Split lock washers! Sounds like a great way to make sure I don’t overdue it. You can see in the photo I placed it on a recycled rubber mat, but even without that, I think its pretty level and not rocky. Its just that it doesn’t run smoothly yet and takes a good deal of bouncing around at the moment, which I hope to resolve most of with arms. Its got a good bit of binding to it too. I only have one piece of blue pressboard and one sheet of computer paper under the tympan and 200 GSM lettra took both hands to release, one on the base pulling the opposite direction. Regular cardstock makes a light but good kiss but still binds a bit (but I think that’s the nature of the beast.) I will have to measure the trucks and rollers… Thank you!

Bob, great! Emery is like fine grain sandpaper? I assume the helpful hardware people can answer that one for me. Thank you! Making a list from your suggestions!

Bob and Todd’s Press Time, I measured the rollers and trucks and the rollers appear to be exactly 1/16th of an inch bigger. However it seems definite to me that the trucks are spaced farther apart on one than the other. Is this a problem, that they don’t ride directly over the rails?

The trucks are typically a good deal wider than the rails, so mis-alignment should not be a problem as long as at least half the width of the rails is supporting the trucks. You may be able to adjust the truck position with washers on the cores. Also some Kelsey rollers have a squeezed-up key to engage a notch in the trucks — make sure if that is the case on your rollers that they are engaging the notch.

Yes, emery is typically on a cloth backing rather than paper, and it can be coarse, but it’s best to use a fine grade, about 220 to 280 grit.

The insides of the hooks have a flat area machined to the radius of the roller core, and yours look OK to me, at least the ones in the photo. That’s an important place for oil. Also, check carefully to be sure the hook rods aren’t bent — that will cause them to bind. They can be straightened. It looks like possibly one or both in the photo are slightly bent. Ideally the roller core should align with the center of the rod when installed, so the hooks should be bent a bit as they are.


Truck to roller difference and the inside of the hooks look pretty much identical to what I have on my Kelsey. Also running about 8 layers of tape on the rails.

don’t try to bend the roller hooks on the press, remove them first or you will break the cast iron that holds them.

Mr. Bob, Adlibpress, did you mean stainless steel tape with adhesive? Such a thing does exist but not at any of our local hardware or marine supplier. If in fact I misunderstood and you meant tape like a retracting measuring tape, how would one go about securing it to the rails?
Also, did you mean chainsaw motor oil or chainsaw blade and chain oil? Didn’t know which to get at the hardware store. Thank you again!

Thank you oprion. I guesstimate that it will be about 13 layers of nylon tape to make mine right.

Thank you Dick, I would take them off. Perhaps use something to cushion it if it needs it.

Bob, just read a post by hank 54 about making stainless steel slippers. Is that what you meant? I think I could do that… Maybe.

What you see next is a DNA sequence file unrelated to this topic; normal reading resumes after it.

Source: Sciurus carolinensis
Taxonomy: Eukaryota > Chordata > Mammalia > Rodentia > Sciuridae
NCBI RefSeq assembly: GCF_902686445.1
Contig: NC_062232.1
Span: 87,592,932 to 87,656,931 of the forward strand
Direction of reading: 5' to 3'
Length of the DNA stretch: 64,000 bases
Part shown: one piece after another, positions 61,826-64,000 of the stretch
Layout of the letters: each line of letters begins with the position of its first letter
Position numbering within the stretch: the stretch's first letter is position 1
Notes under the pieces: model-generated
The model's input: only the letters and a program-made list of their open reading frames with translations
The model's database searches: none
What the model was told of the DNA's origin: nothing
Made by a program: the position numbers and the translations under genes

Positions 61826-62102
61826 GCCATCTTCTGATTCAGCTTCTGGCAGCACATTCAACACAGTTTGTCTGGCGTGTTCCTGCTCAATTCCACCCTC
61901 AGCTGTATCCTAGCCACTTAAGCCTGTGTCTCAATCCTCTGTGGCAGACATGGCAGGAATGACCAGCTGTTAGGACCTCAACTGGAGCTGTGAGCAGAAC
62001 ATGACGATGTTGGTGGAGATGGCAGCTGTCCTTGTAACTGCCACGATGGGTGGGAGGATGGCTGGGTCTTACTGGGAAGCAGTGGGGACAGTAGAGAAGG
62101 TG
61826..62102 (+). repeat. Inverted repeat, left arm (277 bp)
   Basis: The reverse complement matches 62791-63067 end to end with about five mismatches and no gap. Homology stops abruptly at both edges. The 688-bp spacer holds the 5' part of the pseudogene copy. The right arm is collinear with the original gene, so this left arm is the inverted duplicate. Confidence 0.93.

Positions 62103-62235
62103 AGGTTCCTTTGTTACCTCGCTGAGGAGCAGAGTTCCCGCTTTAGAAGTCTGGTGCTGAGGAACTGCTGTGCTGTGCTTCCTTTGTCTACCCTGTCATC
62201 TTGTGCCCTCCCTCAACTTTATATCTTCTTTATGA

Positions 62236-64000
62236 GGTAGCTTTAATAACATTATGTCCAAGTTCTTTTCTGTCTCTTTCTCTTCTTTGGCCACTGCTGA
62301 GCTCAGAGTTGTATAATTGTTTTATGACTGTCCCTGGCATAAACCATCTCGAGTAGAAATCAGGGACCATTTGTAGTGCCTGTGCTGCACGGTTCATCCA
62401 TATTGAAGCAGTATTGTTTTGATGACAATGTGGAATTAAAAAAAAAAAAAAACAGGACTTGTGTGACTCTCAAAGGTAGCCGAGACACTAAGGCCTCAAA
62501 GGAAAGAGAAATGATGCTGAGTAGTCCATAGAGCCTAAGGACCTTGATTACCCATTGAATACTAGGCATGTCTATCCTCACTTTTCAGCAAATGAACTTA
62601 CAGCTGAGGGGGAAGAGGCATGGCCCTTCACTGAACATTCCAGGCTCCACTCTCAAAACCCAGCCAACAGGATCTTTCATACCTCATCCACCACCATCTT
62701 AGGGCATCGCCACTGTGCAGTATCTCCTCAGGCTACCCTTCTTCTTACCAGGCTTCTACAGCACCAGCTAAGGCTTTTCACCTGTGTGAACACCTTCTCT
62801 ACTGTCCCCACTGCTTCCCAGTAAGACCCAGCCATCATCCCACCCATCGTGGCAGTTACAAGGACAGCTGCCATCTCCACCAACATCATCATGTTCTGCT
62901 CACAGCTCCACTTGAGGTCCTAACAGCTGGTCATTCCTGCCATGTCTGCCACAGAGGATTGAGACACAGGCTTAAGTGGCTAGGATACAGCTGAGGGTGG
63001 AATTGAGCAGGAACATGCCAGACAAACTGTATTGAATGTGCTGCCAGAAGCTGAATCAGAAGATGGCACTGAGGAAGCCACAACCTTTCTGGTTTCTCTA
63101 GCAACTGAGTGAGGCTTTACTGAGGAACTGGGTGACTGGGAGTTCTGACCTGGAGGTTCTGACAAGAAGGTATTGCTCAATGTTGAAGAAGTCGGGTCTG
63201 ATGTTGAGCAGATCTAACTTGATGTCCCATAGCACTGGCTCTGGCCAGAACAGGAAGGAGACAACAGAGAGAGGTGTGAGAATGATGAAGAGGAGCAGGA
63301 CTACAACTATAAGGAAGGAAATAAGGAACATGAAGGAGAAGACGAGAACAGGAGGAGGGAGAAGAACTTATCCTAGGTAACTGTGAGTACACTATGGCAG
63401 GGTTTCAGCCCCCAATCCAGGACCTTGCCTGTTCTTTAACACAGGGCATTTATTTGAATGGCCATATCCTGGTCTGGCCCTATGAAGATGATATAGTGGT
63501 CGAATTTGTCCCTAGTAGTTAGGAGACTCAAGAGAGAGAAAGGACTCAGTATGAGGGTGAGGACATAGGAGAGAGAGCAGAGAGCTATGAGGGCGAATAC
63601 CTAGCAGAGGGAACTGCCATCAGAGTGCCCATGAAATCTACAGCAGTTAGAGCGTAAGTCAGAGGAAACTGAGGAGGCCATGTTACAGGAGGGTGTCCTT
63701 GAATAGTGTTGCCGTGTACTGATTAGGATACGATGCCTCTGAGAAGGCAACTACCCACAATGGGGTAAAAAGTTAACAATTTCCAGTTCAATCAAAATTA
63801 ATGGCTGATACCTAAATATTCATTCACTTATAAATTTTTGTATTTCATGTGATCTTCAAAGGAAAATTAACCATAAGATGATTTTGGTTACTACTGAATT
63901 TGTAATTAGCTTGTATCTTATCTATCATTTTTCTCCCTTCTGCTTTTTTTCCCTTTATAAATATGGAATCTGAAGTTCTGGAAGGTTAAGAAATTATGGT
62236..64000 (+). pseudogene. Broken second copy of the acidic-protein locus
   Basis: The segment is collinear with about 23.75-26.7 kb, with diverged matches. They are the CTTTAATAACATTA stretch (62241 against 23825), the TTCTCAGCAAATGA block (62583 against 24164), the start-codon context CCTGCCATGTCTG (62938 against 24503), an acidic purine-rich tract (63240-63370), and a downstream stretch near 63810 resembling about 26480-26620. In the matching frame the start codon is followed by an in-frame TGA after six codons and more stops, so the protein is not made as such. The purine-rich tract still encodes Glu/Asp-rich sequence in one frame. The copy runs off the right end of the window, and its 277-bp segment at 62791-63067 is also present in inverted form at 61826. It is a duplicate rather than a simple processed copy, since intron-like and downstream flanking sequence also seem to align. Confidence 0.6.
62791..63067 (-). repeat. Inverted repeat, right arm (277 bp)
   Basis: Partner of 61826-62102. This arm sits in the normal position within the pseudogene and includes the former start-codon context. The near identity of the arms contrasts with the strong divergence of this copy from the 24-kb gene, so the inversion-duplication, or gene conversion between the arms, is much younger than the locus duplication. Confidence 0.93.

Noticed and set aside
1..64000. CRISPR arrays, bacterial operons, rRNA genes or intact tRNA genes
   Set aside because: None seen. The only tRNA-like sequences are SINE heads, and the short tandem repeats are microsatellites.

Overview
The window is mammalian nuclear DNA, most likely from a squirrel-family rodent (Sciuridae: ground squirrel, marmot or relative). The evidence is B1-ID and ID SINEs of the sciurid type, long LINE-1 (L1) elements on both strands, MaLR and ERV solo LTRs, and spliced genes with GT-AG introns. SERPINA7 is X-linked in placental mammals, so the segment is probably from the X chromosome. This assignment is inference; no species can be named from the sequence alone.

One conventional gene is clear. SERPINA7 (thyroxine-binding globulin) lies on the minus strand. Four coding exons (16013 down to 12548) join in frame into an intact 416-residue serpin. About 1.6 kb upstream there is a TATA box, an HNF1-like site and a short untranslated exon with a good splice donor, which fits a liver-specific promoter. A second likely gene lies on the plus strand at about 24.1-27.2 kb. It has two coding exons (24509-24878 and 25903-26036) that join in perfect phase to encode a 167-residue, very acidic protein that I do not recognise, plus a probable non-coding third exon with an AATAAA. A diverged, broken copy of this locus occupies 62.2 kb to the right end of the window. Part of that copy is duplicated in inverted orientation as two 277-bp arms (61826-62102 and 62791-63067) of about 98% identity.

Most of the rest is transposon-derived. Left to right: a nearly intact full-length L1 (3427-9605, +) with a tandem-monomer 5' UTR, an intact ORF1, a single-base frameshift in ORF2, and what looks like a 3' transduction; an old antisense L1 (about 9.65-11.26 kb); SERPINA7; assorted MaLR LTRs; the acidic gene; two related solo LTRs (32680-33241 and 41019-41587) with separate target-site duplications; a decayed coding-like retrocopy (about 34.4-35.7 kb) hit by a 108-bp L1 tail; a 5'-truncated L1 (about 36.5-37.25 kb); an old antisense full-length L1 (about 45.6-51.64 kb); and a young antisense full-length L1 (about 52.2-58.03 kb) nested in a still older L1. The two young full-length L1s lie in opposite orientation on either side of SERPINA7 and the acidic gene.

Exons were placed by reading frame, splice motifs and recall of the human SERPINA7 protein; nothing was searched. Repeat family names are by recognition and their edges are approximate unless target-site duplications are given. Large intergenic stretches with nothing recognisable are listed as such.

The stainless steel tape I mentioned is made with length markings printed on it and with adhesive also on it, and is used for example on a table saw to apply a measuring strip on the steel table to position the work to be cut. Unmarked steel tape may also be available — check Mcmaster-Carr online (www.mcmaster.com). The oil I suggested is called bar and chain oil; it has extra parafin added to help it stay in place instead of running off as thinner oil tends to do.

I have a Sigwalt on which the rails were low, and I obtained some small aluminum angle at a hardware store and epoxied two pieces of it to the rails and then filed it down to the proper thickness. It also smoothed out any uneveness from wear.


Haidoni, I Was/Am, Hank `54, temporary *Handle* = force of circumstances, due to Fire Damage knocking out the computer and more.
*Stainless steel slippers* were my offering, based on fairly successful Modifications from the late`50,s early `60,s.!

Our Adana,s 3 x 2, 5 x 3, 6 x 4 and some 8 x 5,s had fixed height rails, consequently after a few false starts with *Tape* on the rails, (P.V.C. tape was, in essence, still to come,) generally our option was insulating tape, which then was cloth backed with slightly Tar impregnated adhesive, double edged sword,!! stuck to the rails O.K. but also stuck to the trucks just as well,? but did give fantastic traction to the rollers. EVEN better than Thompson,s Chain assisted roller drive.

Hence the Stainless Steel Slippers result. (eventually)

With a little help and advice from the local Blacksmith, S/S slippers evolved, merely an *L* shaped secondary surface atop the rails, the exact width of the Rails with 1/2” return on the outer edges with a run On/Run off at each end to match the curvature of the Rails.

The thickness of the *Slippers* determined by using material S/S, or similar to increase the Mean height of the rails to give *Lollipop* test gauge reading as near as possible to acceptable limits.

Slippers secured, (nowadays) either with Super-Glue, Two pack epoxy resin, Chemical Metal, or similar.!!


2 or 3 per side, tiny Archimedes style studs, as used to secure Make, Model, Serial number plates to machinery, or Tiny countersunk M/c., screws

We never had to go that far, but with hindsight, before securing the slippers, and with either Acetate strips or Litho Plate strips it would seem quite practical/possible to *Make Ready* under the Slippers to give EXACT/PRECISE required height.